Ontario’s push to install smart meters across the province a decade ago was an investment in better energy management. By making it easier and better to manage energy through a smart meter infrastructure, the province had the opportunity to eventually reduce demand on the energy system and support conservation efforts.
The Green Button initiative, incubated here at MaRS over the past year, is leveraging that initial investment and building upon it to achieve real conservation goals. The Green Button standard is now available to more than 2.6 million households in Ontario through five different utilities, and the number continues to grow. The standard allows customers to access their smart meter data and share it with services and solutions such as Project Neutral to help better manage their electricity bill.
Last week, the new version of Ontario’s Green Button standard (the “Connect My Data” standard) was released, allowing entrepreneurs and innovators to connect to smart meter data and build new tools and services. We’re throwing a hackathon this weekend and inviting anyone with ideas to come play with the data and build hardware and software that uses the standard.
If you’re not a developer, don’t worry—at the hackathon, you’ll meet and be able to work with people with all sorts of skills to bring your idea to life. We’ll also have sessions and workshops from experts on how to understand, use and implement the standard, as well as mentors who will work with groups on idea generation, privacy design and business planning. We’ll have a soldering station and a 3D printer available for people who want to build stuff too.
Smart meters and programs like the Green Button do more than just address the big problem of energy conservation; they’re also an opportunity to foster new innovation, create new companies and spur our province’s economy. A recent report by Blue Green Canada, a coalition of environmentalists and unions, estimates that reducing our energy consumption by 25% could lead to 25,000 new jobs in the next decade.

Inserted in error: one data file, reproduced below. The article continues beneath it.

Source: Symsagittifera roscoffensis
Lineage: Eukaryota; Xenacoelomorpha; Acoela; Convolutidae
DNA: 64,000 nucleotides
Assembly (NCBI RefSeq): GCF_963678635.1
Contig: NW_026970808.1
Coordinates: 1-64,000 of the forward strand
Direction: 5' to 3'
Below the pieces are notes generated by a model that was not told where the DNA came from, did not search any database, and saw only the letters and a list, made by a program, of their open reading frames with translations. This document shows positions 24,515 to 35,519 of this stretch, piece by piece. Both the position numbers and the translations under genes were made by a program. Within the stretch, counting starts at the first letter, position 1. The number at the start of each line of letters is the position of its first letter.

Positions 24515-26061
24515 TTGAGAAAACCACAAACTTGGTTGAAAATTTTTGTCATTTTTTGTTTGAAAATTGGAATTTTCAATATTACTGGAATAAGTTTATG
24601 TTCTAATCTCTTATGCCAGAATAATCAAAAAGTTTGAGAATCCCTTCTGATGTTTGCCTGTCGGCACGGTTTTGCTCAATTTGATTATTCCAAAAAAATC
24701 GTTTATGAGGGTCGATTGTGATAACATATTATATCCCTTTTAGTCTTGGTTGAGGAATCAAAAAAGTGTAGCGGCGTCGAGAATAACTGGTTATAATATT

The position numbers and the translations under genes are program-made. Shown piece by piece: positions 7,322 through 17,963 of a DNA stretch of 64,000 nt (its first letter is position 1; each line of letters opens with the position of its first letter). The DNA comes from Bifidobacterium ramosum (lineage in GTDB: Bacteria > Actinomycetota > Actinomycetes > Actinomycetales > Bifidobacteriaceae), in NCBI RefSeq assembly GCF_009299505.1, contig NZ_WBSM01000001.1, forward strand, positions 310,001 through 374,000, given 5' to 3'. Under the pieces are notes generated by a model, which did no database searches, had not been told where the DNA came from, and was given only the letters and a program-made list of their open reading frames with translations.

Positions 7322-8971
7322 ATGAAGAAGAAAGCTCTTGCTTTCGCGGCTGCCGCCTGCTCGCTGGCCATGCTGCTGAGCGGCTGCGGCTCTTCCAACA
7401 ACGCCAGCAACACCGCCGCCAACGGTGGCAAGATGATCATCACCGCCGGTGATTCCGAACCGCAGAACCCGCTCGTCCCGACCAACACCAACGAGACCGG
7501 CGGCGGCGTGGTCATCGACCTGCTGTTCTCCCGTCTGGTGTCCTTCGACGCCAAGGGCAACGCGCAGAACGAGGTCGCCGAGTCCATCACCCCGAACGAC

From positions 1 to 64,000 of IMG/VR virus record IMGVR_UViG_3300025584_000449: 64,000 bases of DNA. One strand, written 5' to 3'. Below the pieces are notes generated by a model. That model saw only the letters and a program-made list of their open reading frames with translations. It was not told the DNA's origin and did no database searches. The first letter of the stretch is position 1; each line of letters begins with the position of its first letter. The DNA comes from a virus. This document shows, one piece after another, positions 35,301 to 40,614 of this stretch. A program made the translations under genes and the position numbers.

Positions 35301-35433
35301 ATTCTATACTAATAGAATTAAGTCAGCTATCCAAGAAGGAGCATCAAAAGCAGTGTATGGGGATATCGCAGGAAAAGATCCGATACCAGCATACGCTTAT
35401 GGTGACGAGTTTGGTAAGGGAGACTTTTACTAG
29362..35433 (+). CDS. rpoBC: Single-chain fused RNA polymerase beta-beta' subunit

Currently, we here at Data Catalyst and at the MaRS’ cleantech practice are working with over 20 companies that are using smart meter data to build new businesses and create innovative solutions to energy management problems.
These companies, and the many more to come, show that conservation isn’t the only large issue that can be addressed through our electricity data—there is the potential for massive economic benefit as well. A 2010 McKinsey report on smart grids estimates that the market for smart grid customer applications will go from $3 billion to $10 billion by 2014.
If Ontario is to address the problem of energy use and management, we’ll need your ideas and help. By coming to the hackathon and using the Green Button to create innovative services, you’ll not only be part of the conservation solution, but potentially the growth of our province’s economy as well. Join the Green Button data revolution!